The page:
11th Workshop on Logic, Language, Information and Computation

July 19th to 22nd, 2004

Fontainebleau Campus of Université Paris 12, France

Scientific Sponsorship
Interest Group in Pure and Applied Logics (IGPL)
European Association for Logic, Language and Information (FoLLI)
Association for Symbolic Logic (ASL)
European Association for Theoretical Computer Science (EATCS)
Sociedade Brasileira de Computação (SBC)
Sociedade Brasileira de Lógica (SBL)

Funding (expected)

Centro de Informática, Universidade Federal de Pernambuco (CIn-UFPE
Laboratoire d'Algorithmique, Complexité et Logique, Université Paris XII (LACL-Paris12)

Title and Abstract of Tutorial Lectures

Web-based models of linear logic
by Thomas Ehrhard (Institut de Mathématiques de Luminy, Université de la Mediterranée Aix-Marseille II, France)

The prototype of web-based models of linear logic (LL) is Girard's category of coherence spaces and linear maps discovered in the mid eighties, which is at the origin of LL itself by revealing logical symmetries which were hidden in intutionistic logic.

Since then many other similar models have been discovered.In these models, objects are sets (called webs) equipped with additional "coherence" structures. Formulae are interpreted by such objects, and proofs as subsets of the webs which satisfy certain properties defined in terms of these coherence structures.

In this large class of models, we shall present in particular:

  • Hypercoherences, which are related to sequentiality and games;
  • Models based on phase spaces, which can be described in terms of "indexed linear logic";
  • Vector spaces models, where the webs are considered as "bases" of certain topological vector spaces and where morphisms are linear and continuous maps.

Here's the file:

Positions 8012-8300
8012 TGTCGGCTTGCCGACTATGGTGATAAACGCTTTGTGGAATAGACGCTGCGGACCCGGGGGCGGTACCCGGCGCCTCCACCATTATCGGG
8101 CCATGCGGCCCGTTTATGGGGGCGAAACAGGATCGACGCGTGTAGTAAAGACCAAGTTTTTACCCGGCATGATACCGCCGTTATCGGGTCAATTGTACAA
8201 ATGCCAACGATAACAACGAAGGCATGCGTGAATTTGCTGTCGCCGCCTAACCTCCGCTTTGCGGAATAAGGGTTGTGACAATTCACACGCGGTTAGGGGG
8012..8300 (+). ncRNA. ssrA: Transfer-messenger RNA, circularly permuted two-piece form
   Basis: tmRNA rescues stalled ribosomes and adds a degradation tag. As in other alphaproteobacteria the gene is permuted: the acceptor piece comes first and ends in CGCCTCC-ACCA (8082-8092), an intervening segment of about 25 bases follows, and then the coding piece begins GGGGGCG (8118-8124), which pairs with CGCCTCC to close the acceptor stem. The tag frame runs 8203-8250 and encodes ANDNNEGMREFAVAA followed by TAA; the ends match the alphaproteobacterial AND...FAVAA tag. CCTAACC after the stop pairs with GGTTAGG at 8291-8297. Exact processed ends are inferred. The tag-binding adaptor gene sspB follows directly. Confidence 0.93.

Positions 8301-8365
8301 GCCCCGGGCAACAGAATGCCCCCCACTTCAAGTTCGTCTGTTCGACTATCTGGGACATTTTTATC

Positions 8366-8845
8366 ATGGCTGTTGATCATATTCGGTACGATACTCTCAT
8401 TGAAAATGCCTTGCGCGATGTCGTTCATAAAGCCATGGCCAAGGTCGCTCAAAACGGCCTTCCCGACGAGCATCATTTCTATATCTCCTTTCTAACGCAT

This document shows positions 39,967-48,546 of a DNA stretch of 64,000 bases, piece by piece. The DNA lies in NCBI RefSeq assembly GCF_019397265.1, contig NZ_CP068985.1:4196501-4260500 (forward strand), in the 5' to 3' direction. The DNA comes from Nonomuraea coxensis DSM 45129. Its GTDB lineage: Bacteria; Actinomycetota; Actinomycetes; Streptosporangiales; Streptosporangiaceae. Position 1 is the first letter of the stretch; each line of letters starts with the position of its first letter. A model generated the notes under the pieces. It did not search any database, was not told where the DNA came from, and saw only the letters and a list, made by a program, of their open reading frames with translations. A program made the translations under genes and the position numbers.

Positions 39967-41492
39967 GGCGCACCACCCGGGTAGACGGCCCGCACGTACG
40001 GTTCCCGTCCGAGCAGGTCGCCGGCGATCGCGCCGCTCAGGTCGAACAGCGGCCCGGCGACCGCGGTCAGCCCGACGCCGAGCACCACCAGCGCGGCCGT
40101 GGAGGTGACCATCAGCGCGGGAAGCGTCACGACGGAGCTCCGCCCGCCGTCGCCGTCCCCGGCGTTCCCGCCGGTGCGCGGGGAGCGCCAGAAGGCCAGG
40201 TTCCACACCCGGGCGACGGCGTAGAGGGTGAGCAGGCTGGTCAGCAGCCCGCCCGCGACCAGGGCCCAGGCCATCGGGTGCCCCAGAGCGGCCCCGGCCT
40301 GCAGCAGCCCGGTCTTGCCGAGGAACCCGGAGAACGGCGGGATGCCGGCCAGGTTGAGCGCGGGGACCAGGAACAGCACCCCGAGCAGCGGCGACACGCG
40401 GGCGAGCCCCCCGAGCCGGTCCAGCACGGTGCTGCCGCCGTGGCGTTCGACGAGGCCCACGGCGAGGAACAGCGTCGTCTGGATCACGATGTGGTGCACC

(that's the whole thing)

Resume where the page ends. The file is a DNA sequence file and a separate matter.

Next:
Mathematical Reasoning -- Machines vs Humans
    by Manfred Kerber (School of Computer Science, The University of Birmingham, UK)

    It can be and has been argued that low-level object logic is not sufficient to model mathematical reasoning. New approaches to formalizing human mathematical reasoning have been developed, which concentrate on mechanizing some of the more human-oriented features of reasoning. In this tutorial strengths and weaknesses as well as open problems of machine-oriented and human-oriented reasoning will be presented.

    Real number computations and descriptive complexity
    by Klaus Meer (University of Southern Denmark, Odense, Denmark) (slides)

    In this tutorial we give an introduction into real number models of computation and descriptive complexity theory for such models. We consider the model introduced by Blum, Shub and Smale over the reals together with basic complexity classes in that model. Descriptive complexity theory for the BSS model is based on meta-finite model theory as introduced by Gr\"adel and Gurevich in general, and applied to real number computations by Gr\"adel and the author.

    We plan to discuss the following aspects:

  • Fagin like theorems for the BSS model
  • design of efficient algorithms for subclasses of hard problems that are formalizable in certain logics
  • counting and maximization problems in that framework. The talk is based on joint work with F. Cucker, E. Grädel and J. Makowsky.

    Natural Computing
    by Gheorghe Paun (University of Sevilla, Spain, and Institute of Mathematics of the Romanian Academy, Romania)

    (abstract soon to be announced)

    Expressive Power of Temporal Logics (slides)
    by Alexander Rabinovich (School of Computer Science, Tel Aviv University, Israel)

    The objectives of this talk are to survey classical and recent expressive completeness results and to provide some external yardsticks by which the expressive power of temporal logics can be measured.

    Last modified: August 4, 2004, 08:37:20 GMT-0300.